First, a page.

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Matt Kenseth doesn’t dwell on the danger in NASCAR

Matt Kenseth  looks during qualifying for NASCAR Sprint Cup Series  Pure Michigan 400 Michigan International Speedway last month.

Matt Kenseth looks on during qualifying for the NASCAR Sprint Cup Series Pure Michigan 400 at Michigan International Speedway last month. | Getty Images

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NASCAR Contenders Live

Friday, Sept. 12, Navy Pier Grand Ballroom, 600 E. Grand

1:30 p.m. to 3 p.m.

Tickets $10-$20

www.NASCAR.com/contenderslive

(Event also broadcast live on www.nascar.com starting at 1:30 p.m.)

Geico 400 (NASCAR Sprint Cup Series)

Sunday, Sept. 15, Chicagoland Speedway, 500 Speedway Blvd., Joliet

Tickets $30-$180

(888) 629-7223, www.chicagolandspeedway.com

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Updated: September 12, 2013 3:20PM



In advance of his Sunday, Sept. 15 appearance at the Chicagoland Speedway for the Geico 400, NASCAR driver Matt Kenseth (who also will participate in NASCAR Contenders Live at Navy Pier Sept. 12) told us what he knows about cars, tracks and danger.

At Chicagoland, I think we’re upwards of 190 miles an hour for top speed, and I’d guess our average would be somewhere around 180.

It’s the track that’s located closest to where I grew up. I’m from Wisconsin and it always, in a way, feels like a home track race for me.

My goal there is the same as everywhere: to win.

It’s different than any other sport. It’s not just a group of guys and their uniforms and their tennis shoes. You’ve got to have a car that’s fast and you’ve got to have a pit crew that comes over the wall that’s really fast and gets you in position. You’ve got to have somebody calling strategy. There’s a lot that goes into making this happen.

Every week there’s a different set of challenges. Certainly the weather plays a lot into those challenges. The hotter it is during the day, the more extreme our environment.

Chicago has been there for about 12 years and the track has really aged. It’s really losing a lot of grip, really slick, a lot of different grooves. So it’s a lot of fun to race on and puts on a really competitive race. It’s a place I think we all look forward to.

My son [20-year-old] Ross has been racing, and I have two little girls at home. I’m hoping they don’t become interested in racing.

I have a lot of reasons for that, but mainly by the time they would be ready to get into it, I’ll probably be ready to exit the sport. There’s a lot of other things I’d rather do with my little girls than have them get into racing or go to the racetrack.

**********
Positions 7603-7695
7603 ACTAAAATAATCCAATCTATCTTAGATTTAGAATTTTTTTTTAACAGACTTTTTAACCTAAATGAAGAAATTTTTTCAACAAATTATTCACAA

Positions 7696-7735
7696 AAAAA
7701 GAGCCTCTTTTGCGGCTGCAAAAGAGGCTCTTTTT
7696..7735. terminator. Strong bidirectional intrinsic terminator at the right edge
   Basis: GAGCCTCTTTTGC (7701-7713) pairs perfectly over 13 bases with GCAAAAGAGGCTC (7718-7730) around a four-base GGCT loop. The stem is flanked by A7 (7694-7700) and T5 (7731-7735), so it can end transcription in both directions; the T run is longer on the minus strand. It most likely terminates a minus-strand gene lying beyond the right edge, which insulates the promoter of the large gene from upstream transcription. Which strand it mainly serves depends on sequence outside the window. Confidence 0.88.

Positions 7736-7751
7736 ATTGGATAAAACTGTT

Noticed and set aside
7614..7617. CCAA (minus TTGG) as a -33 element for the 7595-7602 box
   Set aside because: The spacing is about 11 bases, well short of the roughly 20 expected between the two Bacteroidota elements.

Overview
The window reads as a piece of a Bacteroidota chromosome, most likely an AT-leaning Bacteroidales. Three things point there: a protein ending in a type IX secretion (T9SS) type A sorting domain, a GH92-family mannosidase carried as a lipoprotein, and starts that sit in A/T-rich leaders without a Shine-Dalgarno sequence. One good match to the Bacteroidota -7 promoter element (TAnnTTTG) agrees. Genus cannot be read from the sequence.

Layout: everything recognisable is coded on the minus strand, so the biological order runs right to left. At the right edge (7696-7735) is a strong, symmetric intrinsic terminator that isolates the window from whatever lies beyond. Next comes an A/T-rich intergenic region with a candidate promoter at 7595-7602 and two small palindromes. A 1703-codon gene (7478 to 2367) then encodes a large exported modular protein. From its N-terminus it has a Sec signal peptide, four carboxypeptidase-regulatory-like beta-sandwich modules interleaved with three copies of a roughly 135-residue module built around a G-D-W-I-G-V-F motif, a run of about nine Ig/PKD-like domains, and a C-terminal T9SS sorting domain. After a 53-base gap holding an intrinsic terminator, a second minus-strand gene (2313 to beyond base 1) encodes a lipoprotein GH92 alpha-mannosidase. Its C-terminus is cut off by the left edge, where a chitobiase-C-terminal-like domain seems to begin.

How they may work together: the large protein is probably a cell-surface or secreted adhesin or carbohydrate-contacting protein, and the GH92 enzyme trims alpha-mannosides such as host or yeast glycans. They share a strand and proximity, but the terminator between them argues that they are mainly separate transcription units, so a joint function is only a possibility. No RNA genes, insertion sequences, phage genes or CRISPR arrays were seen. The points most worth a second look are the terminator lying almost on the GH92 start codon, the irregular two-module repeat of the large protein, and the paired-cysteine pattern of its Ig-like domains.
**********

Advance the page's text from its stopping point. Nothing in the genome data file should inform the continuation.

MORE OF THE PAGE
There’s a certain amount of risk you take in everything you do in life, and I think you have to manage that risk. But that’s not something I really think about a lot. They’ve done a lot with racetracks and cars to make them safer.

I like cars. I like motorcycles. I like hotrods. But I’m not a big hot-rodder on the street. Honestly, the street can be a lot more dangerous than the racetrack at times, because you don’t know who you’re out there meeting head-on on the highway or on a two-lane road. So I’m probably way more careful on the street than I ever would be on the racetrack.

Everybody has a different personality, a different way of looking at things, attacking things. And that’s part of what makes the sport interesting.

I’ve never taken for granted being here, and you realize you’re only as good as your last race. It’s a performance business. It doesn’t matter how good or bad you did. Well, sometimes it matters how bad you did, but you’ve got to continue to perform or you won’t be here long.

The day you spend much time dwelling on the danger or thinking about it or having it on your mind when you’re trying to figure out how to make your car as fast as you can or execute a plan on a track, you’re certainly not at the top of your game and you should probably think about doing something else.

Email: MThomas@SunTimes.com

Twitter: @MikeTScribe



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